They’re more than a football team — to the wider gridiron world outside of the Auburn-Opelika metroplex, they’re a monkey wrench wearing an interlocked A and U on their helmets.
Because that’s what the sixth-ranked Auburn Tigers are threatening to toss into the College Football Playoff mechanism if they upset No. 1 Alabama on Saturday at Jordan-Hare Stadium. The Crimson Tide, the No. 1 seed in the tournament? The SEC, with fading but still realistic hopes of getting two teams in the bracket? Auburn pulls the upset as a 4½-point underdog, and suddenly springs and sprockets are flying everywhere.
The Iron Bowl is always a big deal, both in Alabama where it pits neighbor against neighbor, and in the wider college football universe given the traditional national prominence of both programs. But this one just feels huge, like a massive Talladega Superspeedway Big One of a rivalry game, due to the standing of both teams and the linchpin role the contest plays in determining the entrants for the playoff. No single game will have more influence on how things shake out in the end.
Alabama wins, and the Tide set up an SEC Championship Game next weekend against No. 7 Georgia that could conceivably get both teams in, should the Bulldogs spring the upset and a few other things break the SEC’s way. Auburn wins, all bets are off, and the playoff committee will be forced to make a decision on which single SEC team to take. Would it choose one-loss Alabama, over potentially one of two two-loss teams that met in the title game? The drama in Birmingham that day would rival the playoff coin flip in Friday Night Lights.
And you know what? It could really happen. Auburn has been on a tear, Alabama has been riddled with injuries, and Jordan-Hare on Saturday afternoon will be its wonderful, cacophonous self. The Tigers haven’t defeated the Tide since 2013. This season, let chaos reign. Here’s why:
1. Alabama’s defense is beat up
Alabama coach Nick Saban continues to hint that injured linebackers Christian Miller and Terrell Lewis could return for the Iron Bowl, which would be a boost to a Crimson Tide defense that’s gradually been worn down by injuries. There’s also the status of safety Minkah Fitzpatrick, who was held out of the Mercer game last weekend with a hamstring injury suffered against LSU. The Crimson Tide still dominate the SEC’s defensive statistical categories, and despite the injuries haven’t allowed an opponent all season to score more than 24 points. Of course, that was two weeks ago at Mississippi State, the Tide’s closest call to date, and now they have to slow an Auburn team averaging 37.6 points per game.
2. Mississippi State exposed some vulnerabilities
Auburn’s biggest takeaway from Alabama’s close call in Starkville may be how the Mississippi State defense harassed Jalen Hurts all night. Bulldogs blitzing resulted in 5 sacks of the Crimson Tide quarterback, and Mississippi State’s front seven was most impressive on a late hold that forced Alabama into a missed field-goal attempt. Of course, Hurts is a savvy customer, and he read the blitz perfectly on the late third-down crossing pass to Calvin Ridley that set up the winning TD. Auburn ranks third in the SEC in sacks, and a victory may hinge on whether the Tigers can keep the pressure on until the very end. It certainly has the personnel to do it, even though SEC sacks leader Jeff Holland missed some of the Tigers’ game against Louisiana-Monroe last week with a leg injury.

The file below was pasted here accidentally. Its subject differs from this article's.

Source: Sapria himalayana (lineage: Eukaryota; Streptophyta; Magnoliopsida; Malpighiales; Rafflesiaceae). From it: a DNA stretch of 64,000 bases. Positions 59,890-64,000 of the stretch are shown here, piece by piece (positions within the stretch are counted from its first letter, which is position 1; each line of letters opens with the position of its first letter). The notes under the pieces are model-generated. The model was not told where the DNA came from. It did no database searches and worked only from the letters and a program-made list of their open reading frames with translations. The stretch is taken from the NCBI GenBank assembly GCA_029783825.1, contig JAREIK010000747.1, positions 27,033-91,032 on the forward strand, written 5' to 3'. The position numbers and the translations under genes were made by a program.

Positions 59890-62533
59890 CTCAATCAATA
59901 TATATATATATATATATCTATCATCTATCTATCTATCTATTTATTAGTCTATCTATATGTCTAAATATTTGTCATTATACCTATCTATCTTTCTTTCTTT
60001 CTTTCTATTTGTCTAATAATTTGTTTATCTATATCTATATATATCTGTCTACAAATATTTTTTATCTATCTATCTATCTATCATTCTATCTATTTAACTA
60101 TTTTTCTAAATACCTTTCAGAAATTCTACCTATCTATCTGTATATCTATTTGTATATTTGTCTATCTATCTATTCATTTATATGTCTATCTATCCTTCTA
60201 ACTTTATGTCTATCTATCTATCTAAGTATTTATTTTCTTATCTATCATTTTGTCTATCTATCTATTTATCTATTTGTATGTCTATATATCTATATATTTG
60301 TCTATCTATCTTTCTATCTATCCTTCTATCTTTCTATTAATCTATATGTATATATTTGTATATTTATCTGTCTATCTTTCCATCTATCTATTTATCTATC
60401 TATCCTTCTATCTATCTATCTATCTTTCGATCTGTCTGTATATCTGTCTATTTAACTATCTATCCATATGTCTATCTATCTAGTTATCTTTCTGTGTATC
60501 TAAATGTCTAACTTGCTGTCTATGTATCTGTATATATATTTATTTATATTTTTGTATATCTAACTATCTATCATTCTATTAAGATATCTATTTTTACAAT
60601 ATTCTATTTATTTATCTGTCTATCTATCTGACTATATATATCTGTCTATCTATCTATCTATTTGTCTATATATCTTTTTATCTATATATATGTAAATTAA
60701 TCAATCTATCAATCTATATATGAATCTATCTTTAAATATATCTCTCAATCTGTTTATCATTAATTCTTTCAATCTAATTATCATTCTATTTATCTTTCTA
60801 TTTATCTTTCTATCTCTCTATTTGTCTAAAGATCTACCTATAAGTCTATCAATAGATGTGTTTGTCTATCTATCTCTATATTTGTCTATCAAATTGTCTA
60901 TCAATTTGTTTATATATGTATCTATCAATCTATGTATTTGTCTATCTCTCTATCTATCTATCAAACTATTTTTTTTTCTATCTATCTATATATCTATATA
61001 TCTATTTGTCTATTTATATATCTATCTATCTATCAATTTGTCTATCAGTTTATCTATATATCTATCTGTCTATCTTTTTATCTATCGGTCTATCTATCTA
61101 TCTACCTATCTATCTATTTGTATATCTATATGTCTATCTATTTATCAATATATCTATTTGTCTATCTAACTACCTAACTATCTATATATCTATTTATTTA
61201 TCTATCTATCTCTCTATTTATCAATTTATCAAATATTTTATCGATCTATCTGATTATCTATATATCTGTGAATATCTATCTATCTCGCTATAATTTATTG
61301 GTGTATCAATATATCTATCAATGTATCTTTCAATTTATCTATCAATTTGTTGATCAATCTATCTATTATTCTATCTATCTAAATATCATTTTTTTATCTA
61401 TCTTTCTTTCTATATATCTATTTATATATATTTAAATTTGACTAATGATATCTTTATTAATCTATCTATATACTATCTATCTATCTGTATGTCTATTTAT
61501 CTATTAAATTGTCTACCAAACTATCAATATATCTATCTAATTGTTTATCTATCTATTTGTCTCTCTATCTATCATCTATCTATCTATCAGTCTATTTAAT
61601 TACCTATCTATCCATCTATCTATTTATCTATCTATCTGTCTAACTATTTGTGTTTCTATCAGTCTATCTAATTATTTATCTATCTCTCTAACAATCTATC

3. Kerryon Johnson is Auburn’s best defense
Since being held to 48 yards on Sept. 23 against Missouri, his first game back after missing two weeks with a hamstring injury, Kerryon Johnson has been on a tear that’s thrust him into the Heisman conversation. The Auburn tailback has gone over 100 yards in six of seven contests since, including 167 in the Tigers’ win over Georgia two weeks ago. Although Auburn thrives on the big play behind quarterback Jarrett Stidham — the Tigers will stick to what’s working — Johnson affords them the luxury of a player who can control tempo and keep Hurts and that Alabama offense off the field. The more Hurts and Ridley watch from the sideline, and the longer Alabama’s banged-up defense is forced into action, the better Auburn’s chances become.
4. Chaos is good for the soul
It’s college football, where the gods have a wrinkle up their sleeve on occasion. This is a sport that thrives on chaos, which makes it fun and unpredictable, and keeps fans coming back for more. Every now and then, things go just a little haywire, and the possibility for such a thing looms large in Auburn on Saturday afternoon. The rankings, the setting, the rivalry, the Alabama winning streak, the critical importance of the game to the College Football Playoff — there are just too many variables for this to thing turn out according to plan. A little bit of chaos may be bad for the SEC’s multiple-team playoff hopes, but it’s good for the soul of the college football fan, and we’re in store for a heaping helping of it on the Plains.
Prediction: Auburn 31, Alabama 28
And hey, we’ll go one more: Auburn has the decided edge in the kicking department, with All-SEC performer Daniel Carlson all but money if this one comes down to a late field-goal attempt. With the convincing victory over Georgia, Auburn coach Gus Malzahn finally shed the reputation that he couldn’t win a big game. This one is the biggest, not just in the state of Alabama but also in the context of the College Football Playoff. The Tigers are in position to grab the biggest wrench they can find from the Dept. of Vehicular Engineering, take aim at all those whirring parts and pieces, and let fly.